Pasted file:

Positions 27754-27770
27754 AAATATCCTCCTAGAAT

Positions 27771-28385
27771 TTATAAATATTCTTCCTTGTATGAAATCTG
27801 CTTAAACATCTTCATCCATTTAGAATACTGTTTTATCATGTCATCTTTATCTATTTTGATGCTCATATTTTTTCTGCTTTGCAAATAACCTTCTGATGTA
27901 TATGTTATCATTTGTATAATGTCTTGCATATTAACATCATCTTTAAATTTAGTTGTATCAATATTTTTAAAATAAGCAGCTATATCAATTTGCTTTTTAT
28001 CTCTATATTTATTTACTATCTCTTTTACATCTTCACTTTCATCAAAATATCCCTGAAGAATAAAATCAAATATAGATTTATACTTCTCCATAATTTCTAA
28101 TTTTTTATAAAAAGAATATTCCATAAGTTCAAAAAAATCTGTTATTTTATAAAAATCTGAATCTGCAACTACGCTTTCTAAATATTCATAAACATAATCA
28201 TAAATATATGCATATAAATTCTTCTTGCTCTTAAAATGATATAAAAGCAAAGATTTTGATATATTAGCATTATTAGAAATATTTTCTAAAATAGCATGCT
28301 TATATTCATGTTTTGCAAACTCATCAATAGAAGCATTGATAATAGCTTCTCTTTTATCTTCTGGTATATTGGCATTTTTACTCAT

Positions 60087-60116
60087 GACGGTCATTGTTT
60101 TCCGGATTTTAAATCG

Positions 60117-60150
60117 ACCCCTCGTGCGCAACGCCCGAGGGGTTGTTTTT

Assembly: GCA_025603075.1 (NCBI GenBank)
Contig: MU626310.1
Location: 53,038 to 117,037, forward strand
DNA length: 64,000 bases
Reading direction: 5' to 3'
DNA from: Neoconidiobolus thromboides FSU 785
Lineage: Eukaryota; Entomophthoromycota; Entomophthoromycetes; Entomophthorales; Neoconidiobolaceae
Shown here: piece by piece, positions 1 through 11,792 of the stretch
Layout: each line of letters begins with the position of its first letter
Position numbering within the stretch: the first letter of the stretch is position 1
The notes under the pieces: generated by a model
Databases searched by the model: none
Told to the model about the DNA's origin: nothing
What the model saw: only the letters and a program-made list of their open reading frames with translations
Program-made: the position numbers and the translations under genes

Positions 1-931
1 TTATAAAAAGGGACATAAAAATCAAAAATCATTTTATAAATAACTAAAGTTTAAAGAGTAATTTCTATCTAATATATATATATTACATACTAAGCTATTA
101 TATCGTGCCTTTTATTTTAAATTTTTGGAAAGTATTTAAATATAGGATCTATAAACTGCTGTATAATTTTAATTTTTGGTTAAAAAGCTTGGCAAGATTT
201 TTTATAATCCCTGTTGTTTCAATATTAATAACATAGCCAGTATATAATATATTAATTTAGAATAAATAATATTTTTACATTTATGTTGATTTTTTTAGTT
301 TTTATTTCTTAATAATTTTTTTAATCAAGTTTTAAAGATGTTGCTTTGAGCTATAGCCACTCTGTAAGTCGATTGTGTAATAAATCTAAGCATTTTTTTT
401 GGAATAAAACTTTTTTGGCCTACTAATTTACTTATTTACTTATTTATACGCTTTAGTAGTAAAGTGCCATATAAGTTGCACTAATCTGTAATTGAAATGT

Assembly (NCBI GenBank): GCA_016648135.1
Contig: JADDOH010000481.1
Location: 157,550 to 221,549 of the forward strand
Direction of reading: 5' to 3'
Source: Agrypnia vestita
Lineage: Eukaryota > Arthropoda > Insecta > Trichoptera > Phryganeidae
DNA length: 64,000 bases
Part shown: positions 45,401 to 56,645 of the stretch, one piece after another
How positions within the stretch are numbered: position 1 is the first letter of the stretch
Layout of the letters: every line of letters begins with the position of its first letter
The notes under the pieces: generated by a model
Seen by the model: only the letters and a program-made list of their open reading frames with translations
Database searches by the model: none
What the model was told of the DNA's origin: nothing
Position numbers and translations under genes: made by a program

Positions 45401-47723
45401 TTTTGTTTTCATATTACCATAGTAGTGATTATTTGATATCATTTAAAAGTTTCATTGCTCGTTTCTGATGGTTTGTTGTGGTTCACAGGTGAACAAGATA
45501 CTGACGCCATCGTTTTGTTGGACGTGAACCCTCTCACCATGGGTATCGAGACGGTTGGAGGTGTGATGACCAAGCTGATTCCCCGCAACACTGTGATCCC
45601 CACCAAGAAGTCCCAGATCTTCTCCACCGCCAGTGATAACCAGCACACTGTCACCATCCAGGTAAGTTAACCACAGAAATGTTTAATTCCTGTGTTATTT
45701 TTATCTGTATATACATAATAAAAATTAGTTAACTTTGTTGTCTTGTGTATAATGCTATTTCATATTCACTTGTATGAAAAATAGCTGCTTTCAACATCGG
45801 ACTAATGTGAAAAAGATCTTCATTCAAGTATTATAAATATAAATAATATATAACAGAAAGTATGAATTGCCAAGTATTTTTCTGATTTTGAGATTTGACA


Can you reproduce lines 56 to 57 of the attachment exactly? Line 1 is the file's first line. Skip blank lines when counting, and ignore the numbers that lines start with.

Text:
45701 TTATCTGTATATACATAATAAAAATTAGTTAACTTTGTTGTCTTGTGTATAATGCTATTTCATATTCACTTGTATGAAAAATAGCTGCTTTCAACATCGG
45801 ACTAATGTGAAAAAGATCTTCATTCAAGTATTATAAATATAAATAATATATAACAGAAAGTATGAATTGCCAAGTATTTTTCTGATTTTGAGATTTGACA